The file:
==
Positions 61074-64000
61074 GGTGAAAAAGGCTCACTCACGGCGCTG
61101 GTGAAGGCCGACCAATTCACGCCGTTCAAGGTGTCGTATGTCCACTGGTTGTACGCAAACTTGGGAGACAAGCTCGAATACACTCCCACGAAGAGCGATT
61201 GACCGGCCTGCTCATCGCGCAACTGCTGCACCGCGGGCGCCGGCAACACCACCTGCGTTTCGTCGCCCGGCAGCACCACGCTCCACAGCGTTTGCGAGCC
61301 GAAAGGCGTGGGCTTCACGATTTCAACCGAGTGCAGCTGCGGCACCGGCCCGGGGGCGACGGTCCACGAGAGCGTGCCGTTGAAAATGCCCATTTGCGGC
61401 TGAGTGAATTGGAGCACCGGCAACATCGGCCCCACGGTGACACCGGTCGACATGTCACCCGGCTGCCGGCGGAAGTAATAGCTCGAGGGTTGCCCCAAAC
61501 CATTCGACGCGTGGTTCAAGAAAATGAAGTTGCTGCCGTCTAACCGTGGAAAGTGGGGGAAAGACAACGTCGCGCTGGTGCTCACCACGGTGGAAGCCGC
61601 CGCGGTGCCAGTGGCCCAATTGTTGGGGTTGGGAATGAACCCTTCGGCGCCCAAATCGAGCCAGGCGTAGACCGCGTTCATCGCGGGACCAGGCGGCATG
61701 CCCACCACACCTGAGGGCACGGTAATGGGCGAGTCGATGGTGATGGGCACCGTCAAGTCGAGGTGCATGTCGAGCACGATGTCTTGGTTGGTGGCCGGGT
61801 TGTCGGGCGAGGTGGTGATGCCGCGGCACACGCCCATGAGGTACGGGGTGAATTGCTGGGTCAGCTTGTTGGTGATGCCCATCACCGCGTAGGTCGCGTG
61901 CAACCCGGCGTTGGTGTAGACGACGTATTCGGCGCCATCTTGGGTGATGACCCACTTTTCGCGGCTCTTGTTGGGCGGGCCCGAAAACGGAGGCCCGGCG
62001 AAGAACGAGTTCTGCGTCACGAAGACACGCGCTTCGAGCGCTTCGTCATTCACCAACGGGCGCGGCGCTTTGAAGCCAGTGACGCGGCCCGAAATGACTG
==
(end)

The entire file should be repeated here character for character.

Positions 61074-64000
61074 GGTGAAAAAGGCTCACTCACGGCGCTG
61101 GTGAAGGCCGACCAATTCACGCCGTTCAAGGTGTCGTATGTCCACTGGTTGTACGCAAACTTGGGAGACAAGCTCGAATACACTCCCACGAAGAGCGATT
61201 GACCGGCCTGCTCATCGCGCAACTGCTGCACCGCGGGCGCCGGCAACACCACCTGCGTTTCGTCGCCCGGCAGCACCACGCTCCACAGCGTTTGCGAGCC
61301 GAAAGGCGTGGGCTTCACGATTTCAACCGAGTGCAGCTGCGGCACCGGCCCGGGGGCGACGGTCCACGAGAGCGTGCCGTTGAAAATGCCCATTTGCGGC
61401 TGAGTGAATTGGAGCACCGGCAACATCGGCCCCACGGTGACACCGGTCGACATGTCACCCGGCTGCCGGCGGAAGTAATAGCTCGAGGGTTGCCCCAAAC
61501 CATTCGACGCGTGGTTCAAGAAAATGAAGTTGCTGCCGTCTAACCGTGGAAAGTGGGGGAAAGACAACGTCGCGCTGGTGCTCACCACGGTGGAAGCCGC
61601 CGCGGTGCCAGTGGCCCAATTGTTGGGGTTGGGAATGAACCCTTCGGCGCCCAAATCGAGCCAGGCGTAGACCGCGTTCATCGCGGGACCAGGCGGCATG
61701 CCCACCACACCTGAGGGCACGGTAATGGGCGAGTCGATGGTGATGGGCACCGTCAAGTCGAGGTGCATGTCGAGCACGATGTCTTGGTTGGTGGCCGGGT
61801 TGTCGGGCGAGGTGGTGATGCCGCGGCACACGCCCATGAGGTACGGGGTGAATTGCTGGGTCAGCTTGTTGGTGATGCCCATCACCGCGTAGGTCGCGTG
61901 CAACCCGGCGTTGGTGTAGACGACGTATTCGGCGCCATCTTGGGTGATGACCCACTTTTCGCGGCTCTTGTTGGGCGGGCCCGAAAACGGAGGCCCGGCG
62001 AAGAACGAGTTCTGCGTCACGAAGACACGCGCTTCGAGCGCTTCGTCATTCACCAACGGGCGCGGCGCTTTGAAGCCAGTGACGCGGCCCGAAATGACTG